Mr. Abheek Barua, Chief Economist, HDFC Bank Ltd.
HDFC Banks Treasury has recently come up with a Report on Union Budget 2020-21. In this report take a look on how the fiscal math is likely to unfold this year and what can be expected from the 2020-21 budget.
♠ In our opinion the 2020-21 budget is unlikely to mark a radical departure from past budgets. While a fiscal slippage this year seems inevitable, the government is likely to make every effort to attempt consolidation in 2020-21 to 3.4 to 3.5 per cent of GDP. The decision by the finance ministry taken on the 30th of December to cap government spending by different ministries in the last quarter (at a time where government spending seems critical to support growth) seems to us a clear indication of the government’s stance. This means that that a major fiscal stimulus to ramp up growth is pretty much ruled out.
♠ There might however be some tweaks in personal income tax slabs or perhaps even the rates but they are likely to be minor. The government might attempt to increase the amount of cash transfer – perhaps supplement PM Kisan—but while these measures would be played up in the budget speech the amounts allocated under these heads are likely to be small. We do not anticipate any unconventional measures either like a bad bank for NBFCs that would purchase toxic assets.
♠ Our assessment is that the government will project a real GDP growth rate of 6.5 per cent and inflation (as measured by the GDP deflator) at 4 per cent taking nominal growth to 10.5 per cent. It will assume some improvement in tax buoyancy on the back of better GST collections and improved direct tax take. The big bets for funding will remain on disinvestment including asset monetization.
♠ The government does not appear to be ready to do a foreign currency sovereign bond issue in the international markets. However, given the paucity of domestic savings, public sector units might issue more paper abroad. The direct financing needs of the government could be handled by raising the limits further on rupee investment in the local G-Sec market.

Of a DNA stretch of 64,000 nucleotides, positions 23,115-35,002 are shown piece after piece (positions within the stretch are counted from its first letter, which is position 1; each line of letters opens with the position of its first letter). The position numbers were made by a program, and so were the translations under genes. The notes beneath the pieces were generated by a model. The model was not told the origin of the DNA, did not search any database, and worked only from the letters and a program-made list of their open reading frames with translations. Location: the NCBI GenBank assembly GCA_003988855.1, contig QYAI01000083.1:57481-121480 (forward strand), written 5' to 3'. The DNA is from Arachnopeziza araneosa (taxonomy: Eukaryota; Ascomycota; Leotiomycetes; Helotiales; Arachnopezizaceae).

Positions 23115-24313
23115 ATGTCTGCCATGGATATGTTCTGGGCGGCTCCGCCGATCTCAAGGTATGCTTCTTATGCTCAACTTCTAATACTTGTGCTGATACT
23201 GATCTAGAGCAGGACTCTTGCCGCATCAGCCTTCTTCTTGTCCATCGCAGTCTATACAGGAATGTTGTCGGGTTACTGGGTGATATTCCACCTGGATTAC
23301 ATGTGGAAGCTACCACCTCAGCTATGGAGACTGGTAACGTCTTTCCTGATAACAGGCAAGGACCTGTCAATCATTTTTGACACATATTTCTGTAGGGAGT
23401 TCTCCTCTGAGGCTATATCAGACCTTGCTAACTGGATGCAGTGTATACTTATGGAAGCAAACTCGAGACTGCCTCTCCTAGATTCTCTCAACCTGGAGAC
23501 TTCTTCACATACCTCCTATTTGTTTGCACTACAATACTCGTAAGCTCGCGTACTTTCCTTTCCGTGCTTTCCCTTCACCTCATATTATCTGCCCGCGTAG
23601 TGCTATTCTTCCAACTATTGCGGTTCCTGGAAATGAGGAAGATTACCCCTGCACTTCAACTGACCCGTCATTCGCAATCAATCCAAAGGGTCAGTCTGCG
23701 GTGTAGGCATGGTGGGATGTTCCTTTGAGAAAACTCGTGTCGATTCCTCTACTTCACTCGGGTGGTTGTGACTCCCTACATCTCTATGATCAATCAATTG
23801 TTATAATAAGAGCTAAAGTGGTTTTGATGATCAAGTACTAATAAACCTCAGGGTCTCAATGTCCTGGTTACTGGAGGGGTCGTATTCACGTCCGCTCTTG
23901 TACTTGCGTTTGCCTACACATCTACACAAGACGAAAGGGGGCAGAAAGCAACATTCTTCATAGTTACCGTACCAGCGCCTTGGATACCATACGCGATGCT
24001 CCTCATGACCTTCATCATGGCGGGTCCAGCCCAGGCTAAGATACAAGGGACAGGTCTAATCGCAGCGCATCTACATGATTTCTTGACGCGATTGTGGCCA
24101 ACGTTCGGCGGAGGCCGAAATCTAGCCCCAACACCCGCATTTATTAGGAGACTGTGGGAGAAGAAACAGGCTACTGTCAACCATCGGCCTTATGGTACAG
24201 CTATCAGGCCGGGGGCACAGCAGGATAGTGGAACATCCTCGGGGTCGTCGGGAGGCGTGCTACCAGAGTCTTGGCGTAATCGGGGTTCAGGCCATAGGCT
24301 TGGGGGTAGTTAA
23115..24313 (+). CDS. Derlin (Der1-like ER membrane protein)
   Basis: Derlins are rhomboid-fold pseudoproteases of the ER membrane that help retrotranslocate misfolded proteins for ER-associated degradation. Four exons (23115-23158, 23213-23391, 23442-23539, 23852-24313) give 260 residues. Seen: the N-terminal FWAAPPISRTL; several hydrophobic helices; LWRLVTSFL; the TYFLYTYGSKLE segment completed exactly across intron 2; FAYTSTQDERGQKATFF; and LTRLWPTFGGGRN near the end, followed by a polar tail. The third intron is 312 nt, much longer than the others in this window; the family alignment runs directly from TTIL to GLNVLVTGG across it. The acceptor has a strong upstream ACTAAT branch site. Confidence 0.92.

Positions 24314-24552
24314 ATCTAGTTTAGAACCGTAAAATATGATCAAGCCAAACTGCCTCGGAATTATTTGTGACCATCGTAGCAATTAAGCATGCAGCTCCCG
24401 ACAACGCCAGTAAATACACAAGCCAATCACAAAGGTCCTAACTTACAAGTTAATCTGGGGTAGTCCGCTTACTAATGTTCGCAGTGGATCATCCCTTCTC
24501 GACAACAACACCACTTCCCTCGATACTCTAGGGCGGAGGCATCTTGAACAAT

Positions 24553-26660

♠ For the current fiscal year, we expect the fiscal deficit to breach the budgeted target by 20-30 bps, coming in at 3.5%-3.6% of GDP weighed down by lower direct, indirect (including GST) collections. In addition, lower than budgeted Nominal GDP to also be a pressure point. On the other hand, RBI dividend transfer and expenditure compression to provide some cushion to the Centre’s finances.
♠ Tax buoyancy is expected to drop below the budgeted level in FY20 (Gross tax buoyancy to fall to 0.6 vs. budgeted 1.7). Even after removing the impact of the corporate tax cut, buoyancy is expected to remain low, signalling the lack of an improvement in tax collection efficiency and compliance (Tax buoyancy measures the tax collected per unit of GDP and is therefore neutral to the economic growth scenario while reflecting the efficiency of collections).
♠ Additional borrowings to be limited: The smaller quantum of fiscal slippage this year suggests that additional market borrowings are likely to be limited. As a result, we expect the upward pressure on bond yields to be contained. Moreover, OMO operations by the RBI are likely to support yields further. On the flipside, the high inflation prints over the coming months are likely put pressure on yields. On the balance, we expect the 10 year to trade in the range of 6.40%-6.60% by March-end. For next year, with a fiscal deficit target of 3.4%, we expect gross borrowings to be close to Rs. 7.7 trn.